“Captain” Jack Boyle
“Captain” Jack Boyle, called the “paycock” by his wife because of his slow, consequential strut. The quintessence of impracticality, Jack needs only enough money for his daily consumption of ale or whiskey. News of an inheritance of two thousand pounds from a distant relative and the subsequent reversal, because of a legal technicality in the will, make little difference in the paycock’s life. His few fleeting dreams of better conditions for the Boyle family are no discouragement to the “captain” when he learns that the money will not be forthcoming; he is drunk, he has sixpence in his pocket, and he is with “Joxer” Daly, a longtime drinking pal. That they are in an almost empty room (the unpaid-for furniture having been reclaimed) while they discuss their devotion to Ireland and the wretched state of the world is inconsequential.
Juno Boyle, his wife. Once a pretty woman, she now has a look of listless and harassed anxiety. This appearance results from a life as Jack Boyle’s wife and mother of their two children. Under more favorable conditions, she probably would be handsome, active, and clever. Her lot in life is to achieve some semblance of practicality to balance her husband’s insensibility.
Mary, their twenty-two-year-old daughter. Like her mother, she would be an attractive woman under better circumstances. Looking for improved circumstances leads Mary to an affair and ultimately to pregnancy; her would-be benefactor abandons her. Despite her active mind, shown in her reading and her imagination, life probably will continue to pull her back as she works futilely to go forward.
Johnny, the Boyles’ son, who is as dissatisfied with family conditions as is Mary. Rebellious, Johnny fights more actively than does his sister. He has lost one arm and sustained a crippling hip injury in an Irish political demonstration. The information he gives against a member of his group shows his lack of standards and strength. When he is sought out for his informing, his cowardliness is evident as he is led out to be shot by two armed Irish Irregulars.
“Joxer” Daly, Boyle’s carousing crony. His evasion of work surpasses Boyle’s indifference to responsibility. His constant grinning and the twinkle in his eyes make him more amiable but no more respectable than Boyle.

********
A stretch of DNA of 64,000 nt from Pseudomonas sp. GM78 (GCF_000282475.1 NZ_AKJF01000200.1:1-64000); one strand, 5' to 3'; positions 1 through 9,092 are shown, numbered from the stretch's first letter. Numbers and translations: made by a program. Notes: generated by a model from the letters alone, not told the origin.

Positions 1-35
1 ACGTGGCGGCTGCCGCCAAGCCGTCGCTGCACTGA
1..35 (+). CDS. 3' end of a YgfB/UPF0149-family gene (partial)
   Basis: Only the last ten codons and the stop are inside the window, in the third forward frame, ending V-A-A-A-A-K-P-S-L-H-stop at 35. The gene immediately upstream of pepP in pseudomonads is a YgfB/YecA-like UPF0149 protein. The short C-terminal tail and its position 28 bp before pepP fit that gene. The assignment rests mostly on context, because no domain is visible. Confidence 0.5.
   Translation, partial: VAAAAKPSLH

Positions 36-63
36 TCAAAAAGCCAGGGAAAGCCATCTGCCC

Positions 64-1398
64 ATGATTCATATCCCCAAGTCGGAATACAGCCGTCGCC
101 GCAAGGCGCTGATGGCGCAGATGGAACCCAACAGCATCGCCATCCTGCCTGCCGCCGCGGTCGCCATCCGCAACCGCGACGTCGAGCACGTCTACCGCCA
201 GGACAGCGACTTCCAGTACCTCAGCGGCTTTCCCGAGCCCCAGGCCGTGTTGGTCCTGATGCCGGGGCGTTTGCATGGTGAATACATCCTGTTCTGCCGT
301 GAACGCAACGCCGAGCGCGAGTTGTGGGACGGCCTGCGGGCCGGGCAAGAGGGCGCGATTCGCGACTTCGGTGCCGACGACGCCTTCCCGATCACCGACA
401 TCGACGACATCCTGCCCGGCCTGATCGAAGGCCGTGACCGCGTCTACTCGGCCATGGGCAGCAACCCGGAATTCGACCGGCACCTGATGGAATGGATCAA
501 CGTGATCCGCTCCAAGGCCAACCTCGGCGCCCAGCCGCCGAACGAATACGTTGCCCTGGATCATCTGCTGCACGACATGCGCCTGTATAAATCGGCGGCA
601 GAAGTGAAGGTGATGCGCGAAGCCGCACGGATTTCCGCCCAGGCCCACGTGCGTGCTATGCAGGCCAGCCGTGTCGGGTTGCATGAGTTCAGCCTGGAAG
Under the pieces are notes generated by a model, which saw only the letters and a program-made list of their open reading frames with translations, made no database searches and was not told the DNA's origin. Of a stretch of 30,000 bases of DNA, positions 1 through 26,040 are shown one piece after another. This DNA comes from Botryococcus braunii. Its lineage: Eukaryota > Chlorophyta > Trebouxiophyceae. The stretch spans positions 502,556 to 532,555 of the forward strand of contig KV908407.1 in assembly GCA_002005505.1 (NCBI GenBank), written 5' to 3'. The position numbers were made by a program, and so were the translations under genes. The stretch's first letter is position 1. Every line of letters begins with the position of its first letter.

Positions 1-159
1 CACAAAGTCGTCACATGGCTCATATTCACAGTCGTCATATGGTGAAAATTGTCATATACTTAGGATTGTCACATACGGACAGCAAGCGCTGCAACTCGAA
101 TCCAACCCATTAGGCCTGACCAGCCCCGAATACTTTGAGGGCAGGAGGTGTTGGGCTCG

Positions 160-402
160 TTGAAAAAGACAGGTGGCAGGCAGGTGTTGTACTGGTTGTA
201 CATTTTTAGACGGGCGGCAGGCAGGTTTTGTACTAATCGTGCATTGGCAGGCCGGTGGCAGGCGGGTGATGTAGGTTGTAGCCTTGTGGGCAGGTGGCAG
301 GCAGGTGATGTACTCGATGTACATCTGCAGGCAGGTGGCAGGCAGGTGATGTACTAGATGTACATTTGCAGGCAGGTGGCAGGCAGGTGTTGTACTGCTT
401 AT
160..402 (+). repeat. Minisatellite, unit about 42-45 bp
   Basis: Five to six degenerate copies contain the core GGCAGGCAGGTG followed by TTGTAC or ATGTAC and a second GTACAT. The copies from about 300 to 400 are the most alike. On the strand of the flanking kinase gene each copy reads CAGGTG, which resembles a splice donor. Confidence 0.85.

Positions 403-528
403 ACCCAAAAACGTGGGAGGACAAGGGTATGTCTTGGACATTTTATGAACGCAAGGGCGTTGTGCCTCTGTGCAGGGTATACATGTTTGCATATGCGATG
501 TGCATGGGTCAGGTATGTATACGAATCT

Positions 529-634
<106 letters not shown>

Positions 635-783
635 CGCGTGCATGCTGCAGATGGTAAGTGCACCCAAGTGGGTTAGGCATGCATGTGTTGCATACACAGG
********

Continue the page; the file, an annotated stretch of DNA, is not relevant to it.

Charlie Bentham, a schoolteacher who brings news of Boyle’s legacy. Bentham’s studiousness and wide knowledge are attractive to Mary; she sees him as the means of escaping life in the tenement. Bentham’s misinterpretation of the will, depriving the Boyles of the expected money, is secondary to his abandonment of pregnant Mary.
Jerry Devine, a tenement-dweller and an active member of the Irish youth movement. Long in love with Mary, Devine still desires her after Bentham deserts her, until she tells him she is pregnant. Mary’s candor is repugnant to Johnny, who berates his sister for losing an opportunity to escape to a higher scale of living.
Mrs. Maisie Madigan
Mrs. Maisie Madigan, a tenement-dweller and the female counterpart of Boyle and Joxer. She is as abusive of Boyle, when he cannot repay loans she made him on the strength of the inheritance, as she is exuberant in celebrating the news of the legacy with Joxer and Boyle.
“Needle” Nugent, a tailor in the tenement. To reclaim the suit Boyle orders, to be paid for when he collects his legacy, Needle snatches the suit from beside Boyle’s bed.
Mrs. Tancred, a tenement neighbor of the Boyles and the mother of the boy shot after Johnny informed against him. Mrs. Tancred’s lament as she goes to her son’s funeral is the forecast of Juno’s cry when Johnny is shot.
Irregular Mobilizers, who come for Johnny when he is to be shot.
A coal-block vendor
A coal-block vendor,
a sewing-machine man
a sewing-machine man, and
furniture removal men
furniture removal men, who, in the activity of their various trades, along with the mobilizers, add to the general confusion of the final scenes of the play. Their activity spells disintegration of the Boyle household and family.